By Mark DeCambre, MarketWatch
U.S. equity markets have experienced turbulent trade recently as investors keep watch of a deadly viral outbreak of COVID-19 in China. There are now 79,407 cases of COVID-19 in 32 countries and 2,622 deaths, according to the most recent reports.
However, gauged by the market’s performance during the onset of other infectious diseases, including SARS, or severe acute respiratory syndrome, Ebola and avian flu, Wall Street investors may have little to fear that the pathogen will sicken a U.S. stock market that finished 2019 with the best annual return in years and finished Thursday trade at all-time highs.
That said, many investors are recommending caution amid the current bout of coronavirus that was reportedly first identified late last year in Wuhan City, China. The ability of the virus to halt travel and harm consumption, particularly in Beijing, are some of the ways an outbreak is likely to have economic implications that could wash up on U.S. shores.
“Risk velocity – the pace at which major risks and ‘black swan’ events can affect asset prices – is elevated in today’s markets compared to 10 years ago for three key reasons,” said Seema Shah, chief strategist at Principal Global Investors, in a research note, referring to the theory for the impact of unexpected events on markets and economies, popularized by Nassim Nicholas Taleb in his book The Black Swan: The Impact of the Highly Improbable .
The strategist said a social-media driven news cycle, the interconnectedness of global supply chains and a pricey stock market, make Wall Street more vulnerable to a black swan.
“External shocks can derail economic trends and abruptly alter market sentiment. Not all risk is economic policy or monetary,” wrote David Kotok, chairman and CIO at money manager Cumberland Advisors, in a recent research note.
On Thursday, the Dow Jones Industrial Average /zigman2/quotes/210598065/realtime DJIA -0.25% , the S&P 500 index /zigman2/quotes/210599714/realtime SPX +0.18% and the Nasdaq Composite Index /zigman2/quotes/210598365/realtime COMP +0.74% all had been trading near records up until Monday.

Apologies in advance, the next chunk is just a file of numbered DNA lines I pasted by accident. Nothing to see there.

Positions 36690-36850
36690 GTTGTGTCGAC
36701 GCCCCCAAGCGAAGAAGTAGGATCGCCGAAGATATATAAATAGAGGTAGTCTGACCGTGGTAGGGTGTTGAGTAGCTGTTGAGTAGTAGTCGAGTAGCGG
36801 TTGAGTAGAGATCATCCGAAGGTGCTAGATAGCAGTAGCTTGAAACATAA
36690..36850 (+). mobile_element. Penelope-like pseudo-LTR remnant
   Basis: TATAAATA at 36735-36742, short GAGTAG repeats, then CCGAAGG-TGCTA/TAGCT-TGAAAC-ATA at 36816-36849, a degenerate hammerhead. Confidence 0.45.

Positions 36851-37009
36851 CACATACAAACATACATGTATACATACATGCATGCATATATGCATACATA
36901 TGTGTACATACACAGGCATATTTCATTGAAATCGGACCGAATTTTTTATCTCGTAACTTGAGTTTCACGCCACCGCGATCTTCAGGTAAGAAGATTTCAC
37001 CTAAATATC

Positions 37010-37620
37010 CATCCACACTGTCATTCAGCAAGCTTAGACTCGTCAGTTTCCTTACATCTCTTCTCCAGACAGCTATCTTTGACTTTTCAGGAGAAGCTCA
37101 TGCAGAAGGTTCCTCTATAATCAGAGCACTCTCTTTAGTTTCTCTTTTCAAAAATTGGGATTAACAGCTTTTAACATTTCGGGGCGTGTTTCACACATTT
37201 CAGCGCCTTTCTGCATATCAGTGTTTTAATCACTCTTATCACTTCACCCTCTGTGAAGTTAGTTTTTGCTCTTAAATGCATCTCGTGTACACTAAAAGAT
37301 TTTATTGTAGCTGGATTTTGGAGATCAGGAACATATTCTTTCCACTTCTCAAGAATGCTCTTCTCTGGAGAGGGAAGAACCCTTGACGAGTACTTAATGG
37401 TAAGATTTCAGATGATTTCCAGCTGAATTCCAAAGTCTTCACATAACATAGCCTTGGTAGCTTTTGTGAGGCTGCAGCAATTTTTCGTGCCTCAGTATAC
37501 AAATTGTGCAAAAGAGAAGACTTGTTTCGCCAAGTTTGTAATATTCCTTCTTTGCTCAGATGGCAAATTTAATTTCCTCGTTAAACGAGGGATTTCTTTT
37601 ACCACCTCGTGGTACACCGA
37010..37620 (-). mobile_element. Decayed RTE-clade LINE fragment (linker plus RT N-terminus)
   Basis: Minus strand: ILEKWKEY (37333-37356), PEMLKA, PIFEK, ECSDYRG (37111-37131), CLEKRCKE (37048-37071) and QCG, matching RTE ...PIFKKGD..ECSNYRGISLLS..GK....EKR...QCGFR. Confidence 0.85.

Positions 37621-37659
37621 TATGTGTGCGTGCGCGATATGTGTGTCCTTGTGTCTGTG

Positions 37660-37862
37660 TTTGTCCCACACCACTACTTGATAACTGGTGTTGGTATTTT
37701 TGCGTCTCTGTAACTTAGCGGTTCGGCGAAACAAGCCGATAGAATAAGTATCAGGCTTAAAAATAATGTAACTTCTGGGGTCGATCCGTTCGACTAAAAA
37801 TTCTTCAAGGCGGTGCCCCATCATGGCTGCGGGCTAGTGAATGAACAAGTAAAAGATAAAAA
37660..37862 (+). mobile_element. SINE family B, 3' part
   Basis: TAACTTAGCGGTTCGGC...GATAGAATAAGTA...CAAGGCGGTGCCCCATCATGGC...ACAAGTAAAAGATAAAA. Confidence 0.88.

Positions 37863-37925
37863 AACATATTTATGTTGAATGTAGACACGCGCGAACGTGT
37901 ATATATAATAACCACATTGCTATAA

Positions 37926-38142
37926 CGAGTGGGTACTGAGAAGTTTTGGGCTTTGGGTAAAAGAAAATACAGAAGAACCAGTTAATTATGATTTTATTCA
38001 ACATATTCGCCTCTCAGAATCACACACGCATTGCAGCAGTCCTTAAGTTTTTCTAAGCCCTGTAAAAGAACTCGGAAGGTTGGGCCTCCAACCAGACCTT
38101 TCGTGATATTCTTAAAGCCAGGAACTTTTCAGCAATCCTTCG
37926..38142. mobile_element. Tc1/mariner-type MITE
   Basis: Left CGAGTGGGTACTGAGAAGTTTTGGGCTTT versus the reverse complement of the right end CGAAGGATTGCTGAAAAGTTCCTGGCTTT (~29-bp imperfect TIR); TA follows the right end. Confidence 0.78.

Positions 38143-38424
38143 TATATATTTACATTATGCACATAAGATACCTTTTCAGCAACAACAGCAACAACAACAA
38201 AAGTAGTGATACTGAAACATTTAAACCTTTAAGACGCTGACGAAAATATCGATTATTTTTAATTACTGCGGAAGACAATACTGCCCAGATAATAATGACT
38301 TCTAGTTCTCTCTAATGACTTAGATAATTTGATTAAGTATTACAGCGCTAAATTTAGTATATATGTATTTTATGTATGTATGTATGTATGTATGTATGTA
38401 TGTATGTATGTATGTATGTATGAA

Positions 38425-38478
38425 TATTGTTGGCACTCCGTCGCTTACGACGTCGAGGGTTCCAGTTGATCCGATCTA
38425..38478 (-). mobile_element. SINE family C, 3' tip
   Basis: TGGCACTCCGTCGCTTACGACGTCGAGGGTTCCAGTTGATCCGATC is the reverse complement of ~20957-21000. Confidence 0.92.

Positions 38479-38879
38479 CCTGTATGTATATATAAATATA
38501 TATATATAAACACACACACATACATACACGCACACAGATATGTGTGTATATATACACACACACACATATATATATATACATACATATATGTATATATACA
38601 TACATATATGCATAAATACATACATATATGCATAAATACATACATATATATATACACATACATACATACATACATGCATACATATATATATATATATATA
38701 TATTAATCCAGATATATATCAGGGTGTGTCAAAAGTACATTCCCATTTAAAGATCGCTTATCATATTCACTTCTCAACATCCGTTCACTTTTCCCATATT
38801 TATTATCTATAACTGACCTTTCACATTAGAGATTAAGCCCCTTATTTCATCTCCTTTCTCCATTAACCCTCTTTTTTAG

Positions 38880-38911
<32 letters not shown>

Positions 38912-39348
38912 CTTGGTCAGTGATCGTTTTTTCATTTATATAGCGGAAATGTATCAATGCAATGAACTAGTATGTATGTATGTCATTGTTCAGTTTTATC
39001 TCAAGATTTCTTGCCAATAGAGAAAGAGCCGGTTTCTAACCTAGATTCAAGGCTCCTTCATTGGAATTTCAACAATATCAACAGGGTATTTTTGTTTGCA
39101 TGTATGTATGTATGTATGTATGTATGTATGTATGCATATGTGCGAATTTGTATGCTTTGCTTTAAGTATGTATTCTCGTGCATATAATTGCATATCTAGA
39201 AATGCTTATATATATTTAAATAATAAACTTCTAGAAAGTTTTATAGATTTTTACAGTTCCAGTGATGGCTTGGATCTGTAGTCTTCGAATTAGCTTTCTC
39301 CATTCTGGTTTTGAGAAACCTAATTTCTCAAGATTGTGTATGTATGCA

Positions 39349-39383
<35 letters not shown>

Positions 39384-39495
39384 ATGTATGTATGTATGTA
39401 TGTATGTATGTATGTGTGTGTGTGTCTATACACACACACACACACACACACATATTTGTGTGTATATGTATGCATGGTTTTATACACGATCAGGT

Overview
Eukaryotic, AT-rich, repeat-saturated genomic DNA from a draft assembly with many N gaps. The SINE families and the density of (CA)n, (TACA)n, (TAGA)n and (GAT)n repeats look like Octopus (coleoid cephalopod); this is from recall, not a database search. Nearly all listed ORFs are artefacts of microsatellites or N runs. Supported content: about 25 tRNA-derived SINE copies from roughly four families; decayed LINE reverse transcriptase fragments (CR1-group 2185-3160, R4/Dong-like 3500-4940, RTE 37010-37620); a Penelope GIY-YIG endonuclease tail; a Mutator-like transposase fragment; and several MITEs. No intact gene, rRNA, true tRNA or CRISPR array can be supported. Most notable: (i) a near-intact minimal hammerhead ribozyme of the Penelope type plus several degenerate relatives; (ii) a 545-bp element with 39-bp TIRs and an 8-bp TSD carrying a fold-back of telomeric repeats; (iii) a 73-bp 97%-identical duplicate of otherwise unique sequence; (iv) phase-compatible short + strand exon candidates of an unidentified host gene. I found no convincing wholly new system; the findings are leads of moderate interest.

However, investors have been attuned to updates on the spread of the disease.
Historically, however, Wall Street’s reaction to such epidemics and fast-moving diseases is often short-lived.
According to Dow Jones Market Data, the S&P 500 posted a gain of 14.59% after the first occurrence of SARS back in 2002-03, based on the end of month performance for the index in April, 2003. About 12 months after that point, the broad-market benchmark was up 20.76% (see attached table):
|Epidemic||Month end||6-month % change of S&P||12-month % change of S&P|
|Pneumonic plague||September 1994||8.2||26.3|
|Avian flu||June 2006||11.66||18.36|
|Dengue Fever||September 2006||6.36||14.29|
|Swine flu||April 2009||18.72||35.96|
|— Source : Dow Jones Market Data|
SARS resulted in a total of about 8,100 people being sickened during the 2003 outbreak, with 774 people dying, according to data from WHO and the Centers for Disease Control and Prevention .
Separately, the S&P 500 rose 11.66% in the roughly six months following reports of the 2006 Avian flu virus — a fast-moving pathogen also known as H5N1. The market gained 18.36% in the following 12-month period.
Data are similar for equity performance across the globe based on data from Charles Schwab, tracking the MSCI All Countries World Index /zigman2/quotes/210598083/delayed XX:892400 +0.22% . The index has gained an average 0.4% in the month after an epidemic, 3.1% in the ensuing six-month period and 8.5% a year later (see graphic below):